GALLIPOLIS, Ohio — Notable figures Mad Anne Bailey, George Armstrong Custer and Woody Hayes will be making an appearance at Living History Night via scholar performances.
The three significant figures will be portrayed by three scholars — Suzanne Thomson, Rick Williams and Jim Stoner — who will take visitors back to a significant time in history through monologues, time-appropriate apparel, items and more.
The event is sponsored by the Gallipolis Chautauqua Committee. Previously known as Chautaqua, the event has been re-branded as Living History Nights.
“Our local committee decided to do our own version of a Chautauqua style event,” said Debbie Saunders, Bossard Memorial Library director. “We’ve re-branded that as Living History Nights, so it’s much like what our community members experienced in the [past]. We felt like this better defined what this local event was going to be about.”
This year visitors will get to experience three different times in history from three different historical figures.
The first night, Thursday, June 9, will be George Armstrong Custer played by Williams.
According to information from the Chautauqua Committee, Custer was dubbed, “Boy General” and played a key role in the Battle of Gettysburg. The major general was known for his “bravery, brashness and love of publicity.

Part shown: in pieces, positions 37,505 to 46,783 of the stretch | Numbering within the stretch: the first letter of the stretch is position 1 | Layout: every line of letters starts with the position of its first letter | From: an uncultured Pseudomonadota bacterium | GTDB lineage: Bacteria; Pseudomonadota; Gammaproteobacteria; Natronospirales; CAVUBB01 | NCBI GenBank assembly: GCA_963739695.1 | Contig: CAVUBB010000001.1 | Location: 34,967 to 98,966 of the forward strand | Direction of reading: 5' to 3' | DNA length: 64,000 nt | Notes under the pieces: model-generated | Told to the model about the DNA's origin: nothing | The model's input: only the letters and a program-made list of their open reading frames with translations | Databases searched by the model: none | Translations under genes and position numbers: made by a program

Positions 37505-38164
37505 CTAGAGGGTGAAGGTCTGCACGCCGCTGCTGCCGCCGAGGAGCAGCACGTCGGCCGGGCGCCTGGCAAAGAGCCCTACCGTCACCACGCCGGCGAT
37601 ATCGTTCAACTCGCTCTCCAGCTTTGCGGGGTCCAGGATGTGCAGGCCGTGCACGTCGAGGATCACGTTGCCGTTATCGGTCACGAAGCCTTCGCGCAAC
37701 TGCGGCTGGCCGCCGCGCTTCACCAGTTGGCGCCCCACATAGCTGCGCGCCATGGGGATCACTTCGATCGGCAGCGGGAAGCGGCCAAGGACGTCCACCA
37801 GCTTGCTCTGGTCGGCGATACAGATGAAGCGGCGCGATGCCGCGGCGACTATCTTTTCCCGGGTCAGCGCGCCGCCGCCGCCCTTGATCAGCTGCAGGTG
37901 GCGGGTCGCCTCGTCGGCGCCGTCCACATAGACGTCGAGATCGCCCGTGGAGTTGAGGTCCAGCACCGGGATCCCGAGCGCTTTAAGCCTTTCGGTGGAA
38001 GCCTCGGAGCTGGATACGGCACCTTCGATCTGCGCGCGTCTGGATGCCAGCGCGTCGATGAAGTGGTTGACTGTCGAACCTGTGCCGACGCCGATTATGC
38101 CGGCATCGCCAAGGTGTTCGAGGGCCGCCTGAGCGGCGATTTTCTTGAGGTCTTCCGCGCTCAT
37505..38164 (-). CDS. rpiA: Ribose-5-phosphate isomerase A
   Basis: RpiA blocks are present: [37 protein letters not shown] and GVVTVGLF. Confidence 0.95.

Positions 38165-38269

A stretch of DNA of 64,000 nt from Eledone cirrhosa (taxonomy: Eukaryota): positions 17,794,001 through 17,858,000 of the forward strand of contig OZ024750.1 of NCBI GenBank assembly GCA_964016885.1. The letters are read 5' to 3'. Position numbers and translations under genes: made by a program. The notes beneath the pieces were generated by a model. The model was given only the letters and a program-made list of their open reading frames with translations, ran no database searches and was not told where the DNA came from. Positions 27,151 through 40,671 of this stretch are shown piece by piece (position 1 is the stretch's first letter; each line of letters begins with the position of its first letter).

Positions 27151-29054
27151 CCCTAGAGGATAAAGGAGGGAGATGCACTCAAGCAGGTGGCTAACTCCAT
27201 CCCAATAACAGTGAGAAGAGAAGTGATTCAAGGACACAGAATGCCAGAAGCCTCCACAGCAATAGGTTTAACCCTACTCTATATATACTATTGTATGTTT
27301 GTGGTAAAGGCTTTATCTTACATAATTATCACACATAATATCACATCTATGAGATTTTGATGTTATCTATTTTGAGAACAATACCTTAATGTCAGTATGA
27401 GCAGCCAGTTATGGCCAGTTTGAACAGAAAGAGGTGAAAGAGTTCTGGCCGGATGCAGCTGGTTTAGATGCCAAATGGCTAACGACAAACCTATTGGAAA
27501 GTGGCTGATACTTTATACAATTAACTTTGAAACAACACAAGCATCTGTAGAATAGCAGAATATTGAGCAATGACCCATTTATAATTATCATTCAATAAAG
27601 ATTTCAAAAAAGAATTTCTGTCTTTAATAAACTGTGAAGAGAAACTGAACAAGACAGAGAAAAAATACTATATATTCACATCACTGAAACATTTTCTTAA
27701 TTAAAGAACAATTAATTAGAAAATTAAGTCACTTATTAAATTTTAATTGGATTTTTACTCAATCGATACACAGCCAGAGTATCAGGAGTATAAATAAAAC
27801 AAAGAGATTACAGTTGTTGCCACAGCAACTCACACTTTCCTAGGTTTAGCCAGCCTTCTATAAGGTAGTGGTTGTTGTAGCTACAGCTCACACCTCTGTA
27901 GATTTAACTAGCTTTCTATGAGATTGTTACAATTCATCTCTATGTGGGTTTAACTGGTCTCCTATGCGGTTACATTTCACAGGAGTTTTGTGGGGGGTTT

Williams has been performing reenactments since 1999. He has been cast as Custer in a number of films and has been the “official General Custer for Custer’s hometown of New Runley, Ohio through the Custer Memorial Association for 15 years,” according to the information packet.
The second night, Friday, June 10, will host Woody Hayes played by Stoner.
Woody Hayes is known for his time coaching Ohio State University football from 1951 to 1978, “winning five national championships, capturing 13 Big Ten Conference Championships and collecting a record of 205 wins, 61 losses and 10 ties,” according to the information given to Ohio Valley Publishing (OVP). Hayes is one of the most popular figures of Ohio State football history.
Stoner has presented Hayes several times, “captur[ing] the essence of Wayne Woodrow Hayes in his formative years, experience in life, WWII, clear through his iconic career at the Ohio State University.”
Stoner has been performing for most of his life, channeling iconic characters on stage for the last decade. After researching the character, Stoner designs his own performances, showcasing them across the midwest.
The final night will welcome Mad Anne Bailey performed by Suzanne Thomson.
Anne Hennis was born in Liverpool, England coming to Virginia to marry Richard Trotter, who was killed in Dunmore’s War in Point Pleasant, West Virginia. Hennis was unable to care for her son, “driven from madness in her grief,” and became a “renowned spy, scout and huntress during the American Revolution and Indian Wars.” Remarrying in 1785, Anne Bailey “became the heroine of the Kanawha Valley,” becoming known as Mad Anne Bailey.
Thomson has researched and portrayed Bailey for more than a decade. She has been painted by several artists depicting Bailey. “Thomson tells Anne’s amazing story of frontier devastation, madness and daring triumph,” according to the information packet.